SHREVEPORT, La. -- As the hottest part of the southern summer draws near, health experts say it's important to be cautious of the dangers of the heat.
Dr. Peter Seidenberg, professor of family medicine at LSU Health Shreveport, said it is important for those who will be in the heat for an extended time to stay hydrated. Parents of kids who play sports should make sure their children drink plenty of fluids and have a cool place to recover after games and tournaments, he said.
Along with children, anyone who is in the heat working or exercising should pay special attention to their weight.
“If you're going to be exercising in the heat repetitively, you want to actually weigh yourself. And you want to weigh yourself before you go out, and then weigh yourself after. And then you want to make sure that the amount of weight you lost is recovered again by the next day. And you recover that by drinking fluids,” Seidenberg said.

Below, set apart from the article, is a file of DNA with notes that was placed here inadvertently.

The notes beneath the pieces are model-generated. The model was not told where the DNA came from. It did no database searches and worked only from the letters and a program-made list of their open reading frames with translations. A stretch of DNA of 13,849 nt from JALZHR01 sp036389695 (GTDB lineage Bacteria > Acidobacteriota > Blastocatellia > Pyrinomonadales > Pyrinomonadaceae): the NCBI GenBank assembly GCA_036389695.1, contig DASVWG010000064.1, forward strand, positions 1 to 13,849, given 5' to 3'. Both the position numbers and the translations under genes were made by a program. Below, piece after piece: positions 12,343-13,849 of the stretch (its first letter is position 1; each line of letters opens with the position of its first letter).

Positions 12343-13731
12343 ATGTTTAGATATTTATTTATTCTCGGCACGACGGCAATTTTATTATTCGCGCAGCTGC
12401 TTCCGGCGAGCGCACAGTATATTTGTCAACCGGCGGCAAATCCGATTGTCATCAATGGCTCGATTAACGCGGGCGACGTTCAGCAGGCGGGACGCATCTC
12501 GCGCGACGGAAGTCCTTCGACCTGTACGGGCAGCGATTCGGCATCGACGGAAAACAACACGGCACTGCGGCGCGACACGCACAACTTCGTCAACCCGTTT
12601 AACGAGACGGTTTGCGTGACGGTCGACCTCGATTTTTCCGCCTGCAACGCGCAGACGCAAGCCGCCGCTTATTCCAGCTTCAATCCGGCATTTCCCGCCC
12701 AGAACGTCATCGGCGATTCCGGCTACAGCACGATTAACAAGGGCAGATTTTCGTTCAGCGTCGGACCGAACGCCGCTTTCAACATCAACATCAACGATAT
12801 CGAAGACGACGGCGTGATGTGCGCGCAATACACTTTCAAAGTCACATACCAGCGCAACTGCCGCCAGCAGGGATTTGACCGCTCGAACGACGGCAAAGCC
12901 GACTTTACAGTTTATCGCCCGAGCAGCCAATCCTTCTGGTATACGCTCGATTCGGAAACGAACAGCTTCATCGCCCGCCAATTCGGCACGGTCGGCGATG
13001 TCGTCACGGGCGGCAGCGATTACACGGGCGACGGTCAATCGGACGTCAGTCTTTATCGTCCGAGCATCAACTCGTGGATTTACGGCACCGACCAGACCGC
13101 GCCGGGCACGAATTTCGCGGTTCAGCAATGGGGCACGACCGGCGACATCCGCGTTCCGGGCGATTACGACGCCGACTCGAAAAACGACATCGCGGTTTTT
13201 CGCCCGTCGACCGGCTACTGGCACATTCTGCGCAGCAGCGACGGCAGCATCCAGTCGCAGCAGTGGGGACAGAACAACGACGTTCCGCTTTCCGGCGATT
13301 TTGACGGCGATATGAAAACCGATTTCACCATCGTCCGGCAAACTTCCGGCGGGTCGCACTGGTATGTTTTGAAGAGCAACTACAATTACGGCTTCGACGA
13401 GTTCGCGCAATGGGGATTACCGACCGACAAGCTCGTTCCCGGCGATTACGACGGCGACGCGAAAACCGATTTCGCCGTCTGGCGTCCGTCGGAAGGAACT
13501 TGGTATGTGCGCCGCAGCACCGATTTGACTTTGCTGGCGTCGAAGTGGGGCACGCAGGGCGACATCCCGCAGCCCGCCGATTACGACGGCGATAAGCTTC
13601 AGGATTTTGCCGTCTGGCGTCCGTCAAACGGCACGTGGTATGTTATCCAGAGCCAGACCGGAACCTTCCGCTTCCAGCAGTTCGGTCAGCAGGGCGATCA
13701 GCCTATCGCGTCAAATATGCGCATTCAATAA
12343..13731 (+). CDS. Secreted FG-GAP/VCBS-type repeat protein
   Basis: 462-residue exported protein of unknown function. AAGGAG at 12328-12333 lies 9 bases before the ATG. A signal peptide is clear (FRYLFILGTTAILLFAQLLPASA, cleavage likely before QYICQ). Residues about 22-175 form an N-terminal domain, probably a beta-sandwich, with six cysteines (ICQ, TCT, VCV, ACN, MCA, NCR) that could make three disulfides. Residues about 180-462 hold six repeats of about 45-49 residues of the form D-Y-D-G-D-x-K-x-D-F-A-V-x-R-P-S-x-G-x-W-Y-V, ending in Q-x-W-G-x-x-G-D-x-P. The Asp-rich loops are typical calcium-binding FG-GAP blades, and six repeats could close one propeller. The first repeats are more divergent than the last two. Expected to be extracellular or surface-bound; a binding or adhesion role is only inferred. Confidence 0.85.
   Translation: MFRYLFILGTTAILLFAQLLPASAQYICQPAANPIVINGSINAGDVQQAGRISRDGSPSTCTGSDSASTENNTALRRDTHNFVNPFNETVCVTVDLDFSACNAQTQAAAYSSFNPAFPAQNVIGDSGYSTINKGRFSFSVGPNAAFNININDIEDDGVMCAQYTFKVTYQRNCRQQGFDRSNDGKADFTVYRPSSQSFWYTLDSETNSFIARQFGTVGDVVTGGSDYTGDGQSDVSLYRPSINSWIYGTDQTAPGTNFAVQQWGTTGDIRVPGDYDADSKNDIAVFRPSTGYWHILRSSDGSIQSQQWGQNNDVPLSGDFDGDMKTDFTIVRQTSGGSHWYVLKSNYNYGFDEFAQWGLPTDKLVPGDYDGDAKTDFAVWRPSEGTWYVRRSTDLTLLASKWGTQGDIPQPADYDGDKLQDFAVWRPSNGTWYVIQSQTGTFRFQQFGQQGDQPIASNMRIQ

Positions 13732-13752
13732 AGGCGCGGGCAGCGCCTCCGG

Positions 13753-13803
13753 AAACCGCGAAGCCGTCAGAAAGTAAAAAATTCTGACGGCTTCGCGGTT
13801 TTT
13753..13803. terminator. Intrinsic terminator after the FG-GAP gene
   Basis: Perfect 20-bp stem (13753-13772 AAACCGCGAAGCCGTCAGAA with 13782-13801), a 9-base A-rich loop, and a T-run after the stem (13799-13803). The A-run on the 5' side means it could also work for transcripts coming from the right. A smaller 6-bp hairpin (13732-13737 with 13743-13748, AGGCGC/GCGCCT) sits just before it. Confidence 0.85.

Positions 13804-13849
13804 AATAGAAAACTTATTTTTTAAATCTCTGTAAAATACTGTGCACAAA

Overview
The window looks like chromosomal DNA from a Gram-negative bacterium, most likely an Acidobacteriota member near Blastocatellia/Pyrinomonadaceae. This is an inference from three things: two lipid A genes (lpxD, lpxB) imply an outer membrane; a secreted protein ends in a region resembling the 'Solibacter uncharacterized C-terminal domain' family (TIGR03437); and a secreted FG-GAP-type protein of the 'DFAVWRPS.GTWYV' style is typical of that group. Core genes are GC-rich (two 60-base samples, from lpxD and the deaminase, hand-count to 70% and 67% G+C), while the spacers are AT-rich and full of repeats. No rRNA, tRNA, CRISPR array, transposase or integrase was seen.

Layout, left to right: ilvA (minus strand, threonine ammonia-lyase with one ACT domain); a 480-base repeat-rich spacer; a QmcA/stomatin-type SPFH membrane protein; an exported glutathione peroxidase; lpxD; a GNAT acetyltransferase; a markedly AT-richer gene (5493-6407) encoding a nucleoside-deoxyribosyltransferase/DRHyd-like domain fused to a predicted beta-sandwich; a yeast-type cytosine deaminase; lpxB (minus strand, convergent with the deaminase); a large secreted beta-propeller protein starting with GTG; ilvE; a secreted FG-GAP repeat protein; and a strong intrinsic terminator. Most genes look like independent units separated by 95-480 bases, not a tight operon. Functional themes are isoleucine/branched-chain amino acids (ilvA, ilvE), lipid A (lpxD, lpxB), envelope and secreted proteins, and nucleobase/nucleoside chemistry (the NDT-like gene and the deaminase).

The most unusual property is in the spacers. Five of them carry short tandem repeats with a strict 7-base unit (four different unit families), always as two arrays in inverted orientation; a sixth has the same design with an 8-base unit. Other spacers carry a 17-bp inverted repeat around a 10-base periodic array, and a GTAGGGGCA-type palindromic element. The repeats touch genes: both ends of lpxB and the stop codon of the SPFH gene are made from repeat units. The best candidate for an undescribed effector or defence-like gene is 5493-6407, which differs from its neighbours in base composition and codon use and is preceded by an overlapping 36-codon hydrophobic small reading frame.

Not all fluids are helpful in combating dehydration. Drinking the wrong fluids or taking certain medications while in the heat can increase the danger.
“With how much people use energy drinks nowadays, that increases the risk for heat stroke, as well. Any stimulant type medication, including ADD medicines, will also increase your risk. And also certain blood pressure medications increase your risk for heatstroke,” said Seidenberg. “So to really prevent heat exhaustion and heat stroke, the number one thing is to avoid working outside in the hottest part of the day. You want to make sure you're taking frequent breaks and drinking lots of fluids, and that's fluid without caffeine.”
Seidenberg said you should listen to your body. Take breaks when you begin to feel tired or thirsty. If you feel thirsty, you are already dehydrated. And if you are sick, you should avoid working or exercising outdoors altogether.